If you are monied and influential enough you go scot-free in spite of committing the most heinous crime. In India, we have got used to these kind of incidents. What is worse is – if, you are poor you may get convicted for someone else’s crime.
You have to be a strong believer of karma and rebirth to feel OK with the social injustice meted out on a poor fellow by the combined forces of the state and the media after watching the movie Dhananjoy, which is based on the real life trial and conviction of Dhananjay Chatterjee.
Dhananjay Chatterji was held guilty and and hanged for raping and murdering Hetal Parekh – a fourteeen year old school girl – on 05 Mar 1990 at her flat in the apartment complex where Dhananjay was a security guard.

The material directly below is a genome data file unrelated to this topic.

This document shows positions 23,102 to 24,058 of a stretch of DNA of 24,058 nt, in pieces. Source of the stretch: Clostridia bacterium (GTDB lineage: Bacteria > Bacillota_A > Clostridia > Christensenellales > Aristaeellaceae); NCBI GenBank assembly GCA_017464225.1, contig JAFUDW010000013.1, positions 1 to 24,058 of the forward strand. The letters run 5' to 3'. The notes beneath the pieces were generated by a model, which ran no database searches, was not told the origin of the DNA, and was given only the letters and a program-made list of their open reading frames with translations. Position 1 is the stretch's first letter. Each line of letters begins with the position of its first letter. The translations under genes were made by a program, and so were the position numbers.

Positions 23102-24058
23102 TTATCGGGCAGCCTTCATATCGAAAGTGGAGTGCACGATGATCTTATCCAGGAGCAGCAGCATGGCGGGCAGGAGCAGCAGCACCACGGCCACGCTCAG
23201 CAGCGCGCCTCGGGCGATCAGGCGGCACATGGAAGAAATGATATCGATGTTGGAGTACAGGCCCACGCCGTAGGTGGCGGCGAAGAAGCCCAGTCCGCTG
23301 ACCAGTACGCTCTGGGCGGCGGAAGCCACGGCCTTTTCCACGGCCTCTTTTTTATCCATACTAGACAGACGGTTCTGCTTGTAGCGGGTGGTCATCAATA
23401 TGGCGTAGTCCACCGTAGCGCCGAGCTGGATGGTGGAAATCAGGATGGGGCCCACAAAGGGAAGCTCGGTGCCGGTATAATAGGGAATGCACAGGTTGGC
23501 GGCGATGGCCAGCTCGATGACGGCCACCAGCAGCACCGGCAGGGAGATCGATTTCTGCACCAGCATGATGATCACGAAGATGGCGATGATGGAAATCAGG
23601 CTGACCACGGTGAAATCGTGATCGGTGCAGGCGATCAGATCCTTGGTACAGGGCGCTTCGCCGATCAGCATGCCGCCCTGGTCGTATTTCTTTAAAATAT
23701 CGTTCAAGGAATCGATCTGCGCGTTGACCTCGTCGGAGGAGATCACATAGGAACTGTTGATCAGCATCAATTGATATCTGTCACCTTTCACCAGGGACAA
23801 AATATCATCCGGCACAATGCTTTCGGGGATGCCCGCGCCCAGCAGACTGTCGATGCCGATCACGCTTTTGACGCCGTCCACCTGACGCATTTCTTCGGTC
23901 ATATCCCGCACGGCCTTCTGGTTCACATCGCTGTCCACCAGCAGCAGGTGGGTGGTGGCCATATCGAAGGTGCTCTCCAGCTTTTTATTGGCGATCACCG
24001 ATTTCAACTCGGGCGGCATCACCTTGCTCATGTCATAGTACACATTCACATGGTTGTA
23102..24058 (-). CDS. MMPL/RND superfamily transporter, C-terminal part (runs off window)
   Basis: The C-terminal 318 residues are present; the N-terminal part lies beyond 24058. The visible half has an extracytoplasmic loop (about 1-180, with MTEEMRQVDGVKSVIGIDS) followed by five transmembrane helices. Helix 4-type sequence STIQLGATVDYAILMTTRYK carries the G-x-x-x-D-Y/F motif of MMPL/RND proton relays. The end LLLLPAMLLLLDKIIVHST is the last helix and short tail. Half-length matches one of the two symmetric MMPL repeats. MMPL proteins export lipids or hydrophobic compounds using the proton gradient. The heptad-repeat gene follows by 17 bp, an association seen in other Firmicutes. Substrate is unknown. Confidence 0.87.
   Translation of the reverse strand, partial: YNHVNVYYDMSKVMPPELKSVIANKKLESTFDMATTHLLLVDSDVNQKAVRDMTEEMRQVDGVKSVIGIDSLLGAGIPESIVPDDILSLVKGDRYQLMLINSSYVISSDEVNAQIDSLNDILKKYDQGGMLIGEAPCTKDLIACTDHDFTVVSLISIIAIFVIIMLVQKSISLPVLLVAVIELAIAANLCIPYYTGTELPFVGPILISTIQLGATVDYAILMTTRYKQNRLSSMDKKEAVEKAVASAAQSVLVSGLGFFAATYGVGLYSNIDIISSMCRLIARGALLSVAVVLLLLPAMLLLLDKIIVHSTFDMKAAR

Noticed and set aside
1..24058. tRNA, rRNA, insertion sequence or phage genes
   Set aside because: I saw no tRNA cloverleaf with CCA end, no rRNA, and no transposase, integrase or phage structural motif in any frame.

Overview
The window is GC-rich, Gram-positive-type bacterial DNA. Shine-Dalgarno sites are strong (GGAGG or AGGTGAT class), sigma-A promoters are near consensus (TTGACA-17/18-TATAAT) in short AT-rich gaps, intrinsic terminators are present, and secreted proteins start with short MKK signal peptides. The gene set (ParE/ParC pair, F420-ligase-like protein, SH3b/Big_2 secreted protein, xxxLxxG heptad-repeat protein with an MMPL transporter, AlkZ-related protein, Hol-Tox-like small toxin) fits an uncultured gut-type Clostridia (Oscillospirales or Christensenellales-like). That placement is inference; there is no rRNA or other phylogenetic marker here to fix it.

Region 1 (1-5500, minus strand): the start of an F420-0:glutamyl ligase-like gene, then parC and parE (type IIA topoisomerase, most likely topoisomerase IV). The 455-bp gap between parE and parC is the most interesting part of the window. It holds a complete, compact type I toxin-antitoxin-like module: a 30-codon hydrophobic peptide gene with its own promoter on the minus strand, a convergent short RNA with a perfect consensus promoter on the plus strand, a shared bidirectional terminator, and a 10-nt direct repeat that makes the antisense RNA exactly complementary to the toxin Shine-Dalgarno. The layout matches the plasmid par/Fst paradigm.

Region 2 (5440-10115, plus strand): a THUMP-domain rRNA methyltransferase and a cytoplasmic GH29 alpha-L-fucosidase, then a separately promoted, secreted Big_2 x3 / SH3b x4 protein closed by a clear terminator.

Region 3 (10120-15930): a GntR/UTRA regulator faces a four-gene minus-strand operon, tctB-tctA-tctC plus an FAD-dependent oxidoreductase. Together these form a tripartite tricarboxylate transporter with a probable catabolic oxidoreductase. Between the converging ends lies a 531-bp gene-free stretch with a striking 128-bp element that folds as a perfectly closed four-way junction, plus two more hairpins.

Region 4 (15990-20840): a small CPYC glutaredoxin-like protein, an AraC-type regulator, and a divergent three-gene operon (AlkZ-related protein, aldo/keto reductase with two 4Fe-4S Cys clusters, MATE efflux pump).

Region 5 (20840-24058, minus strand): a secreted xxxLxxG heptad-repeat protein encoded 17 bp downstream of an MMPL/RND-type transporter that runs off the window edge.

The media went on a frenzy to brand Dhananjay a rapist and murderer even before the trial began. As Dhananjay’s family could not pay the fees, his lawyer lost all interest in the case. Based only on circumstantial evidences Dhananjay was held guilty by the trial court. The verdict was upheld by the High Court and the Supreme Court. The pressure of vote bank from the influential Gujrati Community was so much that the wife of the then West Bengal CM Budhadeba Bhattacharya held public rallies demanding death penalty for the accused. Public opinion to paint Dhananjoy a monster was kept up through out the trial and his consideration of mercy plea by the president of India till he was finally hanged to death on 14.08. 2004.